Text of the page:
THE news that 100 teenagers a month are applying to become witches was sensitively handled in your report (TES, June 30).
There were no snide remarks, no expressions of panic about the inadequacy of secular education that allows, perhaps even encourages, young people to seek supernatural help with the problems of life. A balanced discussion of the role of commercialism in spreading good news about paganism, and a sample spell for dealing with bullies, all contributed to a sense of the reasonableness of young people's interest in cool paganism.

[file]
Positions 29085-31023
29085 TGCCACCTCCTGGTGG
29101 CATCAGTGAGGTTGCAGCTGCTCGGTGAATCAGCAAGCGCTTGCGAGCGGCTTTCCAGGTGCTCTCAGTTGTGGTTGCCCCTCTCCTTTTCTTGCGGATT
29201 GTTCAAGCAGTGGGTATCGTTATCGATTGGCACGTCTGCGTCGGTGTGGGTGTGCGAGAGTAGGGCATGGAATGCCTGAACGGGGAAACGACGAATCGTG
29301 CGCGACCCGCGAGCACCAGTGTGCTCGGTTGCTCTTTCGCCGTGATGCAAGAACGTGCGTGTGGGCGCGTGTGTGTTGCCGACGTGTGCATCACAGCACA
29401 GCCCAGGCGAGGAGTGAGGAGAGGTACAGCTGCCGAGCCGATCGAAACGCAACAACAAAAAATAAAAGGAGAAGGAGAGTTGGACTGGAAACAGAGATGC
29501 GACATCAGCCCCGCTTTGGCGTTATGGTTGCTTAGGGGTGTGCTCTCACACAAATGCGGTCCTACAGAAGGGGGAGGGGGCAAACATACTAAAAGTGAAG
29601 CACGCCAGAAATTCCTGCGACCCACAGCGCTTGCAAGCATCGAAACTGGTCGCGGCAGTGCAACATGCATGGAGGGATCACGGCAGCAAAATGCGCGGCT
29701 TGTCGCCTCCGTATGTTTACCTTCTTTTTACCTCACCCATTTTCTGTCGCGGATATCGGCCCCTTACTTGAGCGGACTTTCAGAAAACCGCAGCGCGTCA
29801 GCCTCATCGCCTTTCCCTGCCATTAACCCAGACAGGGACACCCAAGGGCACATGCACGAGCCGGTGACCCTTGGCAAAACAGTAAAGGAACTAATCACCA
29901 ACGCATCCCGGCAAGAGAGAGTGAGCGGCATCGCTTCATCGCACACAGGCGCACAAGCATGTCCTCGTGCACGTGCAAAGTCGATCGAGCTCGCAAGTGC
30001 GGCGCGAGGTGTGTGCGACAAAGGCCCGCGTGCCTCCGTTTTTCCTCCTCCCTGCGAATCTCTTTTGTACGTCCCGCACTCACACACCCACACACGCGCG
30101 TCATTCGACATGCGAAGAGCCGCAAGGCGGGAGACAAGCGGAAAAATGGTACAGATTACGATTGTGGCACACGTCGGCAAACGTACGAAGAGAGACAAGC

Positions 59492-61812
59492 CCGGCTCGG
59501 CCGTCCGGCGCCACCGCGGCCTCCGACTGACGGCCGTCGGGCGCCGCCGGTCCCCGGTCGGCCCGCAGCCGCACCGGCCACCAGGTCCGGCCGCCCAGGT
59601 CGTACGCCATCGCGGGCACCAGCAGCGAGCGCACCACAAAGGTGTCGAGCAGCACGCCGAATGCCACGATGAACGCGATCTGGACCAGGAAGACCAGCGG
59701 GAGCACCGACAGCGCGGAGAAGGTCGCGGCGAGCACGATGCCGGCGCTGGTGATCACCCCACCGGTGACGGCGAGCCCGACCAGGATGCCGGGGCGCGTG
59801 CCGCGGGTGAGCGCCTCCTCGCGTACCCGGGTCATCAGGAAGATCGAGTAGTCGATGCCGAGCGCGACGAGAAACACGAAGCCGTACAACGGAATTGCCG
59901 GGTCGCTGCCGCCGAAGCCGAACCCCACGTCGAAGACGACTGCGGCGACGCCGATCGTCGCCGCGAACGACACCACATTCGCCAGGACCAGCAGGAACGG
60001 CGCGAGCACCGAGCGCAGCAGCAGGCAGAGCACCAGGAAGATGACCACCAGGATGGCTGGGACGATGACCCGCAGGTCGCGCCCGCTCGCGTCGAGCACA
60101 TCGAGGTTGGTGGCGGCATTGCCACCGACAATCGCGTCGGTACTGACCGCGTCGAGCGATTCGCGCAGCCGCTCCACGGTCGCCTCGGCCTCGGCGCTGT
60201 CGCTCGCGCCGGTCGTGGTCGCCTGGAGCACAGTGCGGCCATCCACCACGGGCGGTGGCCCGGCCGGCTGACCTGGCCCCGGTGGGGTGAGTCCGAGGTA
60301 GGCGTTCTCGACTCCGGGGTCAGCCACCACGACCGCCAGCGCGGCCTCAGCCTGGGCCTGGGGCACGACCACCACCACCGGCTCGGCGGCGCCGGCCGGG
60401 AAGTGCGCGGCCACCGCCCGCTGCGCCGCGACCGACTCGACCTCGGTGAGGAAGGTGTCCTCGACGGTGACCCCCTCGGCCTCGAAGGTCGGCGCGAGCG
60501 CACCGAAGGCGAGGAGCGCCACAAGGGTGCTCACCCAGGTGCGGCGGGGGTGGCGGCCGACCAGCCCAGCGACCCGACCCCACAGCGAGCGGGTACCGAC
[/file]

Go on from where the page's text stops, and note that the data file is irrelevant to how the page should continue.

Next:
I hope the article sets a standard for reporting the religiousquest of the young. There was a time when such interest in the supernatural would have brought on real alarm that children were insufficiently schooled in the scientific worldview. Now it seems that simple-minded scientism lacks the nerve to tell us what children should believe. It may be that only alternative religious worldviews can enable us to evaluate young people's religious beliefs. We may be at a time when, even in opposition to Christianity, secularism in education is on its last legs.
Association of Christian Teachers
94a London Road
St Albans, Hertfordshire